Seattle voters chose well-qualified moderate candidates in November by decisive margins. The City Council should follow that strong voter sentiment in selecting its leadership.

The council’s next president should be North End Councilmember Debora Juarez. Her pragmatic record on the council and outstanding civic résumé indicate she would work toward City Hall consensus instead of continuing the council’s pattern of bitter ideological fights.

As an enrolled member of the Blackfeet Nation, Juarez would be the first Indigenous president in the council’s 152-year existence, a historical omission in the largest U.S. city named for a Native chief. Selecting her as leader would be a sign the nine-member council, with one newly elected member, is open to constructive cooperation with the new mayor after endless confrontation with departing Mayor Jenny Durkan.

Mayor-elect Bruce Harrell, a moderate progressive like Juarez, ran to restore public safety after the council’s knee-jerk budget cuts sent hundreds of officers and Chief Carmen Best packing. Juarez refused to join the council majority in 2020 that committed to cutting the police budget by 50%. That group included the other contender for the president’s job, West Seattle Councilmember Lisa Herbold.

“Councilmember Juarez would be a more effective council president,” Harrell told the editorial board. “And I believe she’ll be more effective because Councilmember Herbold seems to still succumb to this notion it’s us versus them, that it’s the city council versus the mayor. And I believe Councilmember Juarez is an independent thinker and looks at the city as a whole, and her department as a whole, but also realizes that the city wins when we work collaboratively.”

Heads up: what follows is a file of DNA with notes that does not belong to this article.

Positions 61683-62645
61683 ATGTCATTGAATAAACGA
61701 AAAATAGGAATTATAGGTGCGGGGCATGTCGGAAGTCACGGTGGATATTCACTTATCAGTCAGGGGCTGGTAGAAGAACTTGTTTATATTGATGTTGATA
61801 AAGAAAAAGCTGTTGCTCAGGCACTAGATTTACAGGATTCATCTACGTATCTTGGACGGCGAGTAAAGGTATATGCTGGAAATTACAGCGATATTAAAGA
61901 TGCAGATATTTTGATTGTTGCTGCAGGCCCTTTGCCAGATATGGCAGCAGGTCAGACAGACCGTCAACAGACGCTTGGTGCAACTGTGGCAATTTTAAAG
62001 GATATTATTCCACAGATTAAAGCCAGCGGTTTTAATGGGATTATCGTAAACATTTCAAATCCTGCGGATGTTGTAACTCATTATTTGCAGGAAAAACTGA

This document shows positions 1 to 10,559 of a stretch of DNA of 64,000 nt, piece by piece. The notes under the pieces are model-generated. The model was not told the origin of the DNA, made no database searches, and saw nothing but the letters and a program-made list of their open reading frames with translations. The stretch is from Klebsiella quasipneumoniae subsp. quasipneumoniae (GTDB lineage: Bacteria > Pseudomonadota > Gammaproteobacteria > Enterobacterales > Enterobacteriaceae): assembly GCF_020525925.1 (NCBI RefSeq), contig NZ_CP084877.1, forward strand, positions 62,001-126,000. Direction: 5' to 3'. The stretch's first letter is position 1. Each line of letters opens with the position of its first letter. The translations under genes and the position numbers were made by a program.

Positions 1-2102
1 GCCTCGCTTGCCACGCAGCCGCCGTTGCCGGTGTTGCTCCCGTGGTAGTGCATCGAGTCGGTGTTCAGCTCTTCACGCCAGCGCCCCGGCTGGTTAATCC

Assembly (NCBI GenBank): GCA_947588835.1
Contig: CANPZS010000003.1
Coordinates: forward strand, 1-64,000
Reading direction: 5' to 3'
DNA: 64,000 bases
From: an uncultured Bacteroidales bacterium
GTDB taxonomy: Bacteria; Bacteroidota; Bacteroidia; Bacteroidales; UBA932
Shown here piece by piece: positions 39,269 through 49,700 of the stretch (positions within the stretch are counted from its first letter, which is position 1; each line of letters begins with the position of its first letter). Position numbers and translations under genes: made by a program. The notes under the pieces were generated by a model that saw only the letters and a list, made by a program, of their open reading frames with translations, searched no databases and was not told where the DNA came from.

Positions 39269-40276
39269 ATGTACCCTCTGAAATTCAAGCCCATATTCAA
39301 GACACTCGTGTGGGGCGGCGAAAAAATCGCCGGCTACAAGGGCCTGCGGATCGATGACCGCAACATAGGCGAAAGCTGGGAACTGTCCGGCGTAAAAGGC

Every city resident has an interest in who serves as council president. The president assigns council committee membership and runs the council’s meetings.


Juarez can put council members in roles where they can do the most good. Herbold has chaired the council’s public safety committee for two turbulent years because outgoing Council President M. Lorena González assigned her to that powerful committee. González lost to Harrell in the mayor’s race.

Juarez, an attorney, previously served as a King County Superior Court judge and counselor to two governors. As council member, she strongly advocated for transit and other infrastructure, including the new $56 million Northgate pedestrian-bike bridge she pushed to name for U.S. Rep. John Lewis. She championed KeyArena’s renovation, the Clean City Initiative to remove garbage and graffiti, and led the city to address Native causes including the outsized number of missing Indigenous women. 

This editorial page has not always agreed with Juarez. She has supported large-scale upzoning and has a mixed record on taxing the city’s biggest employers. To lead this fractious group to better days, she will need stamina and patience. 

She is clearly the best choice to lead the City Council through a redirection, and her selection would be consistent with the strong message they sent at the ballot box. Seattle is long overdue Native leadership. Juarez deserves the job.